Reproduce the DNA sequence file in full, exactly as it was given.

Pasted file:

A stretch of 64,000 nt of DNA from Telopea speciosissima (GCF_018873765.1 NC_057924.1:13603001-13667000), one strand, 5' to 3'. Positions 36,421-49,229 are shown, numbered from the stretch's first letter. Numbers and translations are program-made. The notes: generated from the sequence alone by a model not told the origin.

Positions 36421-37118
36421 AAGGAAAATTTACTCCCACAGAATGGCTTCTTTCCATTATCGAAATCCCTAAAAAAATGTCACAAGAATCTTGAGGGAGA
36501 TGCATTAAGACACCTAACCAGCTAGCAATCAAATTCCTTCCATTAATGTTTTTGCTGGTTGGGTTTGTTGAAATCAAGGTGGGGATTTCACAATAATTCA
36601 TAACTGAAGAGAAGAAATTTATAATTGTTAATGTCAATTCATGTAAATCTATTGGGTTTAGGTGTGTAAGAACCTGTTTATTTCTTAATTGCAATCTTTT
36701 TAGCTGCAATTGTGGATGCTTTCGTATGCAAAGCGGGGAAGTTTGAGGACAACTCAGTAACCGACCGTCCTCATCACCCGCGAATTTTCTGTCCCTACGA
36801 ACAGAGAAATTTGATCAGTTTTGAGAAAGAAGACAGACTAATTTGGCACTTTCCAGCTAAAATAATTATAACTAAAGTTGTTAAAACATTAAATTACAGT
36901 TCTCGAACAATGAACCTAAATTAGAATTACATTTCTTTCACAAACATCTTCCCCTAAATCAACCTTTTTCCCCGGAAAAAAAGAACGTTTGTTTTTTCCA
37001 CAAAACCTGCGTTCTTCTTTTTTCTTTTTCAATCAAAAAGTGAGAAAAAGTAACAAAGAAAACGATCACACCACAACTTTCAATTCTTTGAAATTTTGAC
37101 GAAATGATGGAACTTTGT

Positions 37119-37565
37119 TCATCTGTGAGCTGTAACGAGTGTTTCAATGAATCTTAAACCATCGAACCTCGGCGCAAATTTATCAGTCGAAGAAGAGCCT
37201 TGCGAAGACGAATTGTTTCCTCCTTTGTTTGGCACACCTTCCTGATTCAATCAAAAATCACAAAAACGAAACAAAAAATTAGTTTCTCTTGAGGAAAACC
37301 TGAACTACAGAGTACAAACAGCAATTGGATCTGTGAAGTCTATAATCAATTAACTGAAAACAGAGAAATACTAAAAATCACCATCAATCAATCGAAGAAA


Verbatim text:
A stretch of 64,000 nt of DNA from Telopea speciosissima (GCF_018873765.1 NC_057924.1:13603001-13667000), one strand, 5' to 3'. Positions 36,421-49,229 are shown, numbered from the stretch's first letter. Numbers and translations are program-made. The notes: generated from the sequence alone by a model not told the origin.

Positions 36421-37118
36421 AAGGAAAATTTACTCCCACAGAATGGCTTCTTTCCATTATCGAAATCCCTAAAAAAATGTCACAAGAATCTTGAGGGAGA
36501 TGCATTAAGACACCTAACCAGCTAGCAATCAAATTCCTTCCATTAATGTTTTTGCTGGTTGGGTTTGTTGAAATCAAGGTGGGGATTTCACAATAATTCA
36601 TAACTGAAGAGAAGAAATTTATAATTGTTAATGTCAATTCATGTAAATCTATTGGGTTTAGGTGTGTAAGAACCTGTTTATTTCTTAATTGCAATCTTTT
36701 TAGCTGCAATTGTGGATGCTTTCGTATGCAAAGCGGGGAAGTTTGAGGACAACTCAGTAACCGACCGTCCTCATCACCCGCGAATTTTCTGTCCCTACGA
36801 ACAGAGAAATTTGATCAGTTTTGAGAAAGAAGACAGACTAATTTGGCACTTTCCAGCTAAAATAATTATAACTAAAGTTGTTAAAACATTAAATTACAGT
36901 TCTCGAACAATGAACCTAAATTAGAATTACATTTCTTTCACAAACATCTTCCCCTAAATCAACCTTTTTCCCCGGAAAAAAAGAACGTTTGTTTTTTCCA
37001 CAAAACCTGCGTTCTTCTTTTTTCTTTTTCAATCAAAAAGTGAGAAAAAGTAACAAAGAAAACGATCACACCACAACTTTCAATTCTTTGAAATTTTGAC
37101 GAAATGATGGAACTTTGT

Positions 37119-37565
37119 TCATCTGTGAGCTGTAACGAGTGTTTCAATGAATCTTAAACCATCGAACCTCGGCGCAAATTTATCAGTCGAAGAAGAGCCT
37201 TGCGAAGACGAATTGTTTCCTCCTTTGTTTGGCACACCTTCCTGATTCAATCAAAAATCACAAAAACGAAACAAAAAATTAGTTTCTCTTGAGGAAAACC
37301 TGAACTACAGAGTACAAACAGCAATTGGATCTGTGAAGTCTATAATCAATTAACTGAAAACAGAGAAATACTAAAAATCACCATCAATCAATCGAAGAAA